Allen Garfield (1939 - April 7, 2020), American actor

Allen Garfield was a journalist, boxer, studied at the famous Lee Strasberg acting school, played supporting roles in the films of Milos Forman, Woody Allen, Francis Ford Coppola's "Conversation" (1974), Michael Ritchie's "Candidate" (1972), "Nashville" Robert Altman (1975), Tony Scott's Beverly Hills Cop II (1987). On the set of the film "The Ninth Gate" he suffered a stroke, and Roman Polansky endowed his character with partial paralysis. Garfield continued to act in films until 2004, when he suffered a second stroke.

Michael McKinnell (1935 - March 27, 2020), American architect

McKinnell's style is characterized as a combination of the architecture of memory, a sense of modernity and devotion to modernism. His first significant work was the Boston City Hall - the project he created won the competition when the architect was still a 26-year-old graduate student at Columbia University. He developed it together with the German architect Gerhard Kalmann, and - to the surprise of the authors who had never built anything - their application won the competition, for which another 255 projects were proposed. To many, their plan at that time seemed controversial, but now the city hall has become one of the symbols of Boston.

McKinnell has built many US government and public buildings. He always carried a six-inch ruler in his pocket and explained that the scale of the building should correspond to the size of the human body.

Alexander Tinn George, 7th Marquis Bath (1932 - April 4, 2020), British politician

The owner of a significant fortune (more than 150 million pounds) Alexander George Tin lived in the hippie style, and his name was often found on the pages of the tabloids. He was one of the founders of the dwarf Wessex Regional Party, he sat in the House of Lords of the British Parliament for 7 years, considered himself an artist and founded Longleat Safari Park on the territory of his estate.

On the subject: 'I knew that I was dying': a touching story of a 90-year-old American who defeated coronavirus

Mark Bloom (1950 - March 25, 2020), American actor

In the comedy Desperately Seeking Susan (1985), Mark Bloom starred opposite Madonna, Rosanna Arquette, Lori Metcalf, Aidan Quinn and John Turturro. For young stars, this film was a great start. A year later, Bloom appeared on the screen in the comedy “Crocodile Dundee”. Bloom has played many roles in films and television series (The Sopranos, Elementary, Mozart in the Jungle), worked in the theater, but the authors of his obituaries recall primarily these two comedies of the 1980s.

Lee Fierro (1929 - April 5, 2020), American actress

Lee Fierro became famous for her role in Steven Spielberg's cult film Jaws. She played Mrs. Kintner, the mother of a boy eaten by a shark. Dizzy with grief, Mrs. Kintner slaps the police chief, who did not close the beach even though he knew of the atrocities of the killer shark.

Adam Schlesinger (1967 - April 1, 2020), American singer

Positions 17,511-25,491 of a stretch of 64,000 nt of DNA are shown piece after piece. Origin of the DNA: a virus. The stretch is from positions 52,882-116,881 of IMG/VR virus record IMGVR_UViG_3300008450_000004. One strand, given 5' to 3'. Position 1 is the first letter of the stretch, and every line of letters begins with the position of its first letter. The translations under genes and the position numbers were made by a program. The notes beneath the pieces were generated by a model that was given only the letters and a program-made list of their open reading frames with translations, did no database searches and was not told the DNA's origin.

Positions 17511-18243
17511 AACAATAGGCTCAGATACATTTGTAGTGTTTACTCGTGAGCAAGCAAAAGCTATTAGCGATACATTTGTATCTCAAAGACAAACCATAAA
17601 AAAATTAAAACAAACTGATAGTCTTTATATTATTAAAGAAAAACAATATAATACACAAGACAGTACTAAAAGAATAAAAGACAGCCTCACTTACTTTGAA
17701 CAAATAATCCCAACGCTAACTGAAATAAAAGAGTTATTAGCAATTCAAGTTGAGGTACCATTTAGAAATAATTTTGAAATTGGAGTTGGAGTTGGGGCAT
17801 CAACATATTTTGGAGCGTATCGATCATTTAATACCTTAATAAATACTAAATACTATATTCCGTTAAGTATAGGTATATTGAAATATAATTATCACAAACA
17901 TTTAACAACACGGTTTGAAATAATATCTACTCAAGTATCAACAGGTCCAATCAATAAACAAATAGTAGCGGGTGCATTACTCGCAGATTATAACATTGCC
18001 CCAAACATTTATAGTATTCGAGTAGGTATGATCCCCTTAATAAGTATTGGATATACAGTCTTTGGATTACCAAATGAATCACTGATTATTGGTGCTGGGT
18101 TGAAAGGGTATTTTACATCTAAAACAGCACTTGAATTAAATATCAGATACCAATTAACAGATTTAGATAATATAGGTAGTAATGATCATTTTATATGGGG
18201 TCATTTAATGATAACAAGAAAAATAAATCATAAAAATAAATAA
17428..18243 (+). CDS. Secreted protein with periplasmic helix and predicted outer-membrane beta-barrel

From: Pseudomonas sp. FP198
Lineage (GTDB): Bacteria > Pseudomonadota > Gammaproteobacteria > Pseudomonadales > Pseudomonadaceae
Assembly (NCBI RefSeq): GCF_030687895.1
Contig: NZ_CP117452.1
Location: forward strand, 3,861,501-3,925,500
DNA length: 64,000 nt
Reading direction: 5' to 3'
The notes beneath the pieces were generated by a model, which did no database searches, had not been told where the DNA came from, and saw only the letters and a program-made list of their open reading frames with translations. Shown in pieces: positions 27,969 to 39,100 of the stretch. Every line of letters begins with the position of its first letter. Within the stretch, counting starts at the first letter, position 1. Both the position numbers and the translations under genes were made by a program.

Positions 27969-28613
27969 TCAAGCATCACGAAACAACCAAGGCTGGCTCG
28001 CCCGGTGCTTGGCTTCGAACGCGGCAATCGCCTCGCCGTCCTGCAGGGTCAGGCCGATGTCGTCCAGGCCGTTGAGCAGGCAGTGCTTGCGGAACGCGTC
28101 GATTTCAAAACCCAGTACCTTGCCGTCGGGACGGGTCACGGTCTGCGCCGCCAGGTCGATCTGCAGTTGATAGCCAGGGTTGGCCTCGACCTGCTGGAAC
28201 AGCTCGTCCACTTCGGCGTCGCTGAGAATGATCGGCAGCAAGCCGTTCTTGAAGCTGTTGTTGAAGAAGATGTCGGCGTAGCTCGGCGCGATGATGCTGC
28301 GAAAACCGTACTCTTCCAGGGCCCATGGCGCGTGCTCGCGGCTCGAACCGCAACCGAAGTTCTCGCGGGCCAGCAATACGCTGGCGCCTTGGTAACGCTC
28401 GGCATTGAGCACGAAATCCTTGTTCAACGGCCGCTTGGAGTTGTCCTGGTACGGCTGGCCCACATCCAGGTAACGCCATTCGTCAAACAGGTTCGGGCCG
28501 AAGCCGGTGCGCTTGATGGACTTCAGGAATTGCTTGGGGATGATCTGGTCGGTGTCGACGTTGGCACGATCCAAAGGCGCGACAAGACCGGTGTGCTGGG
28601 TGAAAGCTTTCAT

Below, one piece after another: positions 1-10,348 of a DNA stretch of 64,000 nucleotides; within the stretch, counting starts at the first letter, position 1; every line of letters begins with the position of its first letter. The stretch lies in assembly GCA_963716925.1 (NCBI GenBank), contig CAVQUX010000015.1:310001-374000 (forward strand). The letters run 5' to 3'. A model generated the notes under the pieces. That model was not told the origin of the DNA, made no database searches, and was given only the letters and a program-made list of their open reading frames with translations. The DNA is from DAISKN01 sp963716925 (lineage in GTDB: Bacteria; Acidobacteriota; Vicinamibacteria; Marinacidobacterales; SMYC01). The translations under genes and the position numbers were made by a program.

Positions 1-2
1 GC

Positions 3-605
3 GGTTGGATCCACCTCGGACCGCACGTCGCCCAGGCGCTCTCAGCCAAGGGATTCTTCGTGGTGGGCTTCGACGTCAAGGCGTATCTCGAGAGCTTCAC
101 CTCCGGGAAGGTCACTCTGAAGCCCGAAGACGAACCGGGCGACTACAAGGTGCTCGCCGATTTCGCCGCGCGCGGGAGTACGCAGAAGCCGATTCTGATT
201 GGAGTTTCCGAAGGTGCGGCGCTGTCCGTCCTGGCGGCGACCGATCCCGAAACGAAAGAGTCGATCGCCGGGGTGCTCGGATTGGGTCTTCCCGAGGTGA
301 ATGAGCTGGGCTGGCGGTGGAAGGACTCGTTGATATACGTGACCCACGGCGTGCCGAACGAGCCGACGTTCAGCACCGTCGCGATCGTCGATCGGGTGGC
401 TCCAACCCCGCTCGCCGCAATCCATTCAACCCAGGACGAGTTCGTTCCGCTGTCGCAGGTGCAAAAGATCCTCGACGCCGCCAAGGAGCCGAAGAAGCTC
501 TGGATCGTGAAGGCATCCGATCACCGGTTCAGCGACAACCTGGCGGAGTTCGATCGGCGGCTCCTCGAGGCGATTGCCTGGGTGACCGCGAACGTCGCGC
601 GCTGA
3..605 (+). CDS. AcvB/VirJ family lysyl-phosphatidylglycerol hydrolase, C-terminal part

Adam Schlesinger has played in the bands Fountains of Wayne, Ivy and Tinted Windows. He was nominated for an Academy Award and received a Grammy for the soundtrack to What You Do, Tom Hanks (1996) and three Emmy Awards for music for a television show. His music for the Broadway production based on John Waters's "Crybaby" was a great success.

Terrence McNelly (1938 - March 24, 2020), American playwright

Terrence McNally has become one of the most famous and prolific playwrights in the United States. He was openly gay and spent many years in a same-sex marriage with renowned theater producer Tom Kirdahi. In his plays, McNally raised the themes of the life of homosexuals, homophobia, love during the time of AIDS. “Theater changes hearts, the secret place where we really live,” he said in 2019 when he won his fourth Tony award.

David Driscell (1931 - April 1, 2020), American art critic

The main topic of David S. Driskell's research was the history of African American art, which many cultural institutions in the United States underestimated, even ignored. Among his curatorial services - the exhibition "Two Centuries of African American Art: 1750-1955", held in Los Angeles in 1976. Collecting over 200 paintings, drawings and sculptures, Driskell demonstrated how significant the contribution of black artists was to the history of American art. Driskell wanted to show the white cultural establishment that African American art was false and undeservedly marginalized, and he got it. This exhibition, ArtNews admits, “changed the history of art forever”.

Jean-Laurent Caucher (1935 - April 7, 2020), French director and actor

Jean-Laurent Cochet became an actor in the Comedie Francaise, France's oldest theater company, when he was 24. In the 1960s, he founded his own theater school and gradually became France's most famous acting teacher. Among his students were Gerard Depardieu, Isabelle Huppert, and many television, film and pop stars. Huppert says she was fascinated by Kosche's teaching prowess. "In his class, I was more of a spectator than an actress."

Kochet was famous for his rigor - he did not let late come to classes and could not stand it when one of the students coughed during classes. He idolized the theater and believed that the performance should be similar to a religious ceremony.

Among the victims of the coronavirus are Belarusian actor Viktor Dashkevich, Japanese comedian Ken Shimura, former Libyan Prime Minister Mahmoud Djibril and many other people whose names are known to millions. And this kind of martyrology is replenished every day.

Celebrity culture coronavirus Special Projects